The hangover was palpable. Flashbacks of hugging and signing and Gy’s tears and Martin’s billiards and Colin’s blood. It was a heavy comedown from the joy of defeat from the previous day’s Frem-AB showdown. But the show must go on and what a way to go on. A trip to Sweden: land of Ikea, Volvos, expensive beer, meatballs, ABBA and other lazy stereotypes.
Welcome to the Swedbank
Malmo was just a short hop and a skip from downtown Copenhagen, but now it is slightly more jumpy after the imposition of border controls by the Swedish government. We had our passports, but the passport control people (other people typically call these guys the police, but not me) seemed to be going down the racial profiling route targeting a couple of Brazilian ladies who were unable to explain why they had no Danish stamps in their passports (it is called Schengen lads). Anyway, I am doing the usual first couple of paragraph drift.
Malmo is lovely. The sun was shining. We grabbed a couple of very expensive 3.5% lagers from the local shop (all sales of alcohol above 3.5% must be via the Systembolaget (or Swedish booze monopoly), which I was too hungover to make any effort to track down) and sat in a park watching some skateboarders do their boarding. I owned a skateboard once. Malmo could have been the dictionary definition of an idyll at this moment. We even caught a glimpse of some women playing football (women playing football!?!?) at the lovely little Malmö Idrottsplats, whilst enjoying falafel. Sweden is the future. (Although a strange feeling of walking around Wimbeldon Common with a far larger hangover depressed at a life I could seemingly never have was quickly suppressed to the back of my mind).
Except it got better. The walk towards the stadium turned out to take us through some oasis of calm and a lovely sculpted garden. My hangover had more or less dissipated and I was starting to plan how Gy and I could create a farm of small blond Swedish children (that sounds pretty odd). I have never been to a more relaxing approach to a stadium than this. We were even treated to the sight of the slightly erotic looking, but unoriginally named Malmö Stadion: the previous home to Malmö FF and current home to lower-league IFK Malmö. It looked like a communist spaceship turned upside and dotted with faded blue seats. There was even a disused water feature on the outside. I promise photos next time.
However, we were heading for the Swedbank Stadion. A modern stadium, which brought shudders down my spine. Is this the future, Sweden? Maybe the future looked better in the 1950s. We (now joined by our Swedish friend, Tobias (you’re famous now J)) collected our tickets despite my inability to count the number of tickets required (3 and 4 are very similar). Very friendly, competent ticket office people. Good job, Malmö FF. We were even given the red carpet treatment as we scuttled our way in through the VIP entrance to get to the wheelchair section. Knowledge of Martin’s previous indiscretions must have reached Sweden as he was the only person accompanied by three minders. And what an excellent section we found ourselves in right at the back of the main terrace.
The difference from the Swedish idyll outside was immediately apparent. That idyll combined with my hangover and the Ikea stadium had led me to fear the worst. I was wrong. What an incredibly passionate bunch of fans Malmö have. Some of that passion verged on balaclava wearing scariness, but only some. This group of 3,000 or 4,000 standing fans sang throughout and even snapped me into some of their more catchy numbers.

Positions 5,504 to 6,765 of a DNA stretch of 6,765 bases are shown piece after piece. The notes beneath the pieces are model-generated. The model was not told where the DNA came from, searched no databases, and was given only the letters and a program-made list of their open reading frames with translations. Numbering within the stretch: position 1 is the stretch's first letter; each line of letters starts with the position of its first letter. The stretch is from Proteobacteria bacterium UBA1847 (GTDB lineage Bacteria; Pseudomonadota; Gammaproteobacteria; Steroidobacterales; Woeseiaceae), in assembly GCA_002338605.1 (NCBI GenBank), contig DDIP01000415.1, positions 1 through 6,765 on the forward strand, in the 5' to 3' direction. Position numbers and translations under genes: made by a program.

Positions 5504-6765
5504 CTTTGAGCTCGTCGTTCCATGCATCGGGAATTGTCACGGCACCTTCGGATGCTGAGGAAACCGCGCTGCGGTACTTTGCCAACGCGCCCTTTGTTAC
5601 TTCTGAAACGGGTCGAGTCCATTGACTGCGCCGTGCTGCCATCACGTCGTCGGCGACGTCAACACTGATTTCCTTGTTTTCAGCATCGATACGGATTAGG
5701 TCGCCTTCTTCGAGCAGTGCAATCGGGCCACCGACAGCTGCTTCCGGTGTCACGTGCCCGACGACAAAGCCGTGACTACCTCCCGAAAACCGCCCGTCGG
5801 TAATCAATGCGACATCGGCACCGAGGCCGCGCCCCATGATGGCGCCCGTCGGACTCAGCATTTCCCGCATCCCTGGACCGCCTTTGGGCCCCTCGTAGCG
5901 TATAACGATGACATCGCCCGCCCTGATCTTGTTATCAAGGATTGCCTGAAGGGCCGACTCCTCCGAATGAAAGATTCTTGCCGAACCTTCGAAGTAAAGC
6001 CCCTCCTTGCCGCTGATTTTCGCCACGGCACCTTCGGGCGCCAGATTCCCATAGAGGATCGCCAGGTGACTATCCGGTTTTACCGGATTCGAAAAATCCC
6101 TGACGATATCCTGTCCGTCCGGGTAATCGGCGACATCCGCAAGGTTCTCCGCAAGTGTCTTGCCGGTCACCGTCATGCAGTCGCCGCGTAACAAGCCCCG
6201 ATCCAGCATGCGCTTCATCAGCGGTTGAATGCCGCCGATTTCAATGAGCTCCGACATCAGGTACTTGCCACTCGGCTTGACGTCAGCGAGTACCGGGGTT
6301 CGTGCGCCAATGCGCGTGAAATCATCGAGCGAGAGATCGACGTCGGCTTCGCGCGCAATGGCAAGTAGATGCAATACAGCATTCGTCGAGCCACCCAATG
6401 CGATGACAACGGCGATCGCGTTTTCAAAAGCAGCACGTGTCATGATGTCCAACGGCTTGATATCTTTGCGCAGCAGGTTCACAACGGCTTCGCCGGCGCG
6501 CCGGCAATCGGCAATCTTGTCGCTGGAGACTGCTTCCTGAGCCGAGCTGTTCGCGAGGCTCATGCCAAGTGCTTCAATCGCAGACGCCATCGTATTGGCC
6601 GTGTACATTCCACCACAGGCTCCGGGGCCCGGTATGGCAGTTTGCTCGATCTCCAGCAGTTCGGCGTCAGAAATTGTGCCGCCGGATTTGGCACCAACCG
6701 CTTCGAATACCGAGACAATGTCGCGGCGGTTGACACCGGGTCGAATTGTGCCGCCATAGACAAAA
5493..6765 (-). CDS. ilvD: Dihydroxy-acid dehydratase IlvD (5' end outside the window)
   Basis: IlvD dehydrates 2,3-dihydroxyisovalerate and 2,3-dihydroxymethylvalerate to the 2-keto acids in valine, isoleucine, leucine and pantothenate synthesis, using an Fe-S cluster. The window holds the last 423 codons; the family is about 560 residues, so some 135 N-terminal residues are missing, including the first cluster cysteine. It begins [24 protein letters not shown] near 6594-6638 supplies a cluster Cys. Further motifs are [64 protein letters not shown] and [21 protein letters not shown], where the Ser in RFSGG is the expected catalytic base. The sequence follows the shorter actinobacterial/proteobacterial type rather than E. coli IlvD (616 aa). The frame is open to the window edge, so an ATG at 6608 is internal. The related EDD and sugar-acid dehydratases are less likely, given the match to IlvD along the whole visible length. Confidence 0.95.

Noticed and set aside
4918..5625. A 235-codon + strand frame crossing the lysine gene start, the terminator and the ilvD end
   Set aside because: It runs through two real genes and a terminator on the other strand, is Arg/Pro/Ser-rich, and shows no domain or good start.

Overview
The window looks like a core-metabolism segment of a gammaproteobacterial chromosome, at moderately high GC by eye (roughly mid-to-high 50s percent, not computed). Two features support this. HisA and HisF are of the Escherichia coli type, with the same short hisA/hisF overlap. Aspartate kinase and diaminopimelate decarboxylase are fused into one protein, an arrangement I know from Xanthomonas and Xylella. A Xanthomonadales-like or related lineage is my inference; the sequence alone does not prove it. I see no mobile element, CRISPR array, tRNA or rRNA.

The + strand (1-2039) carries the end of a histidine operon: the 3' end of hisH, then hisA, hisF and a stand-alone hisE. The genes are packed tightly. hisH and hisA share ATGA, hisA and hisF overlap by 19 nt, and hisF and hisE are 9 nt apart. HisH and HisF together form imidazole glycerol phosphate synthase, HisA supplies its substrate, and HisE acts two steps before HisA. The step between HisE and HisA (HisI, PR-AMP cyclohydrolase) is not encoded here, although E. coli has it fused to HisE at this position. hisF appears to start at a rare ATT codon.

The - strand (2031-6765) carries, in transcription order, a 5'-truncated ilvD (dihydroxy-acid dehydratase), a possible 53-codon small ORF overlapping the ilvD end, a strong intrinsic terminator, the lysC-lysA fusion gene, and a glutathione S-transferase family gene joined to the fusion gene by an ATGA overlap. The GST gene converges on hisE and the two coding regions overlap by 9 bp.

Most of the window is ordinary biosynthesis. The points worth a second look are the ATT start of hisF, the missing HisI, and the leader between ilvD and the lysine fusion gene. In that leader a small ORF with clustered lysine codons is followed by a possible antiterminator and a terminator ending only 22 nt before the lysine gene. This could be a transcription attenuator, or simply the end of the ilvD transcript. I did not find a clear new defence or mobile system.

The Swedish league is played as a summer season so whilst the rest of Europe is winding to the business end, Sweden is a mere four games in. Malmö have had an average start having won exactly the same amount of games as they have lost without sharing the points with anyone (I have been flirting with adding more riddles to my posts). Today’s rivals were those uptown boys (looking for some downtown girls), Stokholm’s very own, Djugården. The only two Swedish people I knew before moving to Scandinavia were both Djugården fans (one of them was suppressing his emotions next to us). Djugården were sitting pretty towards the top of the table and from the get-go, it was apparent that they were happy to go back to the Venice of the North of Sweden (as I now call it) with a point.
But they were going to be disappointed (totally spoiled the suspense there). Malmö powered home a header through the frankly excellent Felipe Carvalho from a corner midway through the second half to send the fans below us into raptures and reignite dreams of meeting Europe’s elite again in 18 months or so. Malmö deserved it as well dominating the chances with Djugården reduced to hit and hope and no Plan B. (I would have been pretty disappointed spending 5 hours on a coach from Stokholm to watch that performance).
Overall, this was excellent fun. I fear that the Matrix of Truth would have scored Malmö highly although the cost (financial and time) and ready availability of vaguely reasonably priced beer weighs against making regular trips across the sea. But I will be back even if it is just to learn exactly what those people from Stokholm are according to the songs of the Malmö faithful…
As an absolute side note, you may or may not know that Zlatan comes from Malmö and is considered in understandable high regard in these parts. When his PSG came to town in autumn 2015, he paid for a giant screen to be erected in Stortorget (imaginatively named, Big Square) so the locals could watch. Anyway, I really wanted to call this post Zlatanarama, but it seemed too tenuous. However, I hearby reserve that name for some future more Zlatan related post. I just looked it up and it does not seem to have been taken but ‘zlaterna’ is Swedish for ‘to dominate’. When football meets linguistics, my sweet spot.
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